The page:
Materials and Methods

i. Study subjects

This study was approved by the Ethic Committee of Peking University Center of Medical Genetics and by the Institutional Biological Committee of New York State Institute for Basic Research in Developmental Disabilities. Blood samples were selected from prestored biobank. Totally, 244 children aged around 4years, who were diagnosed with autism, ADHD and ID with the Diagnostic and Statistical Manual of Mental Disorders, 4th edition (DSM-IV) [47]. The prebanked subjects were selected from a birth cohort with a criterium that the participant should not have a clinical history of having epilepsy, brain damage, or any other neurologic or genetic disorder. Informed consent was acquired from the parents of each subject. The Hospital Ethics Committee that administrates the biobank reviewed and approved the research project.

ii. Peripheral blood lymphocytes preparation

A sum of 3–5ml of heparinized peripheral venous blood was obtained from participant and then lymphocytes were isolated within 30 minutes by using the lymphocyte separation liquid. All lymphocyte samples were stored at 70oC until total RNA was extracted.

iii. RNA Isolation and Quality Control

Total RNA was extracted from lymphocyte samples with a Qiagen Mini kit (Qiagen, Valencia, CA) according to the manufacturer’s protocol. RNA quantity was measured by NanoDrop ND-1000. Agilent Bioanalyzer 2100 was used to assess RNA integrity for each sample.

iv. Quantitative real-time PCR analysis

Two micrograms of total RNA extracted from leukocytes were used for the synthesis of first strand cDNA using the Superscript III First Strand cDNA Synthesis Kit (Invitrogen). qRT-PCR analysis was performed with the ABI7900 system (Life Technologies, Grand Island, NY) and SYBR green dye SuperArray PCR master mix (SABiosciences, Frederick, MD). mRNA of glyceraldehyde 3- phosphate dehydrogenase (GAPDH) was used as an internal control for quantitative analysis of lncRNA or mRNA. The lncRNA or mRNA values were normalized to GAPDH levels. Normalized, relative gene expression was calculated using standard ΔΔCt methods using Applied Biosystem RQ Manager Software (v1.2). Each qPCR reaction was run three separate times, with technical triplicates in each reaction. All data were given in terms of relative expression of the mean ± S.E. The data were subjected to one-way ANOVA followed by an unpaired, two-tailed t-test. Differences were considered significant at p < 0.05.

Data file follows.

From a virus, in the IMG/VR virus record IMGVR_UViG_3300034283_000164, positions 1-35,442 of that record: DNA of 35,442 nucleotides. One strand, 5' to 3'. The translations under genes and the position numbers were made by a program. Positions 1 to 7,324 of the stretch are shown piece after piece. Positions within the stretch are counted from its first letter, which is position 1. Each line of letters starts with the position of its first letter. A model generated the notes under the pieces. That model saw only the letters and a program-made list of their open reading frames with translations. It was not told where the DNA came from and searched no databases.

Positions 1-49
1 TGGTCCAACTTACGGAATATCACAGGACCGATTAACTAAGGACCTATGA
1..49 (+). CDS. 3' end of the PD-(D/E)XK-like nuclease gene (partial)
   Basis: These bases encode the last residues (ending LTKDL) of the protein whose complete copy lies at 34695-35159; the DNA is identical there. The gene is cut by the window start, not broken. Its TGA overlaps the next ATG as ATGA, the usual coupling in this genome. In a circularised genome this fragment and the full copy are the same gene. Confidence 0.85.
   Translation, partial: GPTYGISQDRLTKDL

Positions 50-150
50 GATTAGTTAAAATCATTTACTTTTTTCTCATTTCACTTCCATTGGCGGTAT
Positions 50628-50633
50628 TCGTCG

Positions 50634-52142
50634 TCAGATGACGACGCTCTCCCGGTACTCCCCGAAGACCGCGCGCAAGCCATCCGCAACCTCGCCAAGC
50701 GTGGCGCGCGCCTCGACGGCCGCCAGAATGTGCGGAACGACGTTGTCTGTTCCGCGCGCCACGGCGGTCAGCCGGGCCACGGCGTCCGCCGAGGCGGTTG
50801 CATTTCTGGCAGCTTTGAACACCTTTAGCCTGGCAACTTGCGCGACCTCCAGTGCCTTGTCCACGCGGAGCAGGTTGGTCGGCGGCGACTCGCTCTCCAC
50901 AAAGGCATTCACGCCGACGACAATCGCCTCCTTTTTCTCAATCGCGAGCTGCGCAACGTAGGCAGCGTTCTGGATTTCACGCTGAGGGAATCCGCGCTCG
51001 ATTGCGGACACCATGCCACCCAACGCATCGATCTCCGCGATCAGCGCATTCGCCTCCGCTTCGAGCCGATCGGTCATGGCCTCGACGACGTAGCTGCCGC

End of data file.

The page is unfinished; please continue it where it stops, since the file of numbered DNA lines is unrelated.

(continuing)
Altogether, through our work, we identified for the first time the differential expression pattern of lncRNAs and targeted mRNAs for several development related genes (HOXB5, HOXA6, HOXA13, SYT15, PKNOX2, SHANK2 and BDNF) in peripheral lymphocytes of autism, ADHD, and ID patients. Although the potential expression difference between peripheral blood lymphocytes and brain originated cells may weaken the strength of our finding and further study with more samples and more elaborate design was needed to validate these results, our investigation provided a new window for exploration the mechanism underlain neurodevelopmental and neuropsychiatric disorders and identification of biomarkers more practicable to apply in clinical practice.


This project was supported in part by the New York State Research Foundation for Mental Hygiene (914-3280, 914-3257), and the New York State Office for People with Developmental Disabilities.

Author Contributions

WJ and XZ performed laboratory quantitative experiments and data analysis. NZ designed and supervised the study, and drafted and finalized the manuscript.

Conflicts of Interest

The authors declare no conflict of interest.

Figure 1: Different expression ratio of lncRNAs and mRNAs of SYT15, BDNF, PKNOX2, SHANK2, HOXB5, HOXA6 and HOXA13 in different neurological disorders: (A). Autism; (B). ADHD; (C). ID for male; (B). ID for female.






P value



Age (yrs.)


Age (yrs.)







> 0.05






> 0.05






> 0.05






> 0.05







Table 1: The age and gender composition of study subjects.

















































*: significantly differential expression when compared to control group (p < 0.05).


Table 2: Differential expression of mRNAs of selected genes in developmental disabilities.





































1.35E 01*












*: significantly decreased expression when compared to control group (p < 0.05); ∆: significantly increased expression when compared to control group (p < 0.05).


Table 3: Differential expression of lncRNAs targeting mRNAs of selected genes in developmental disabilities.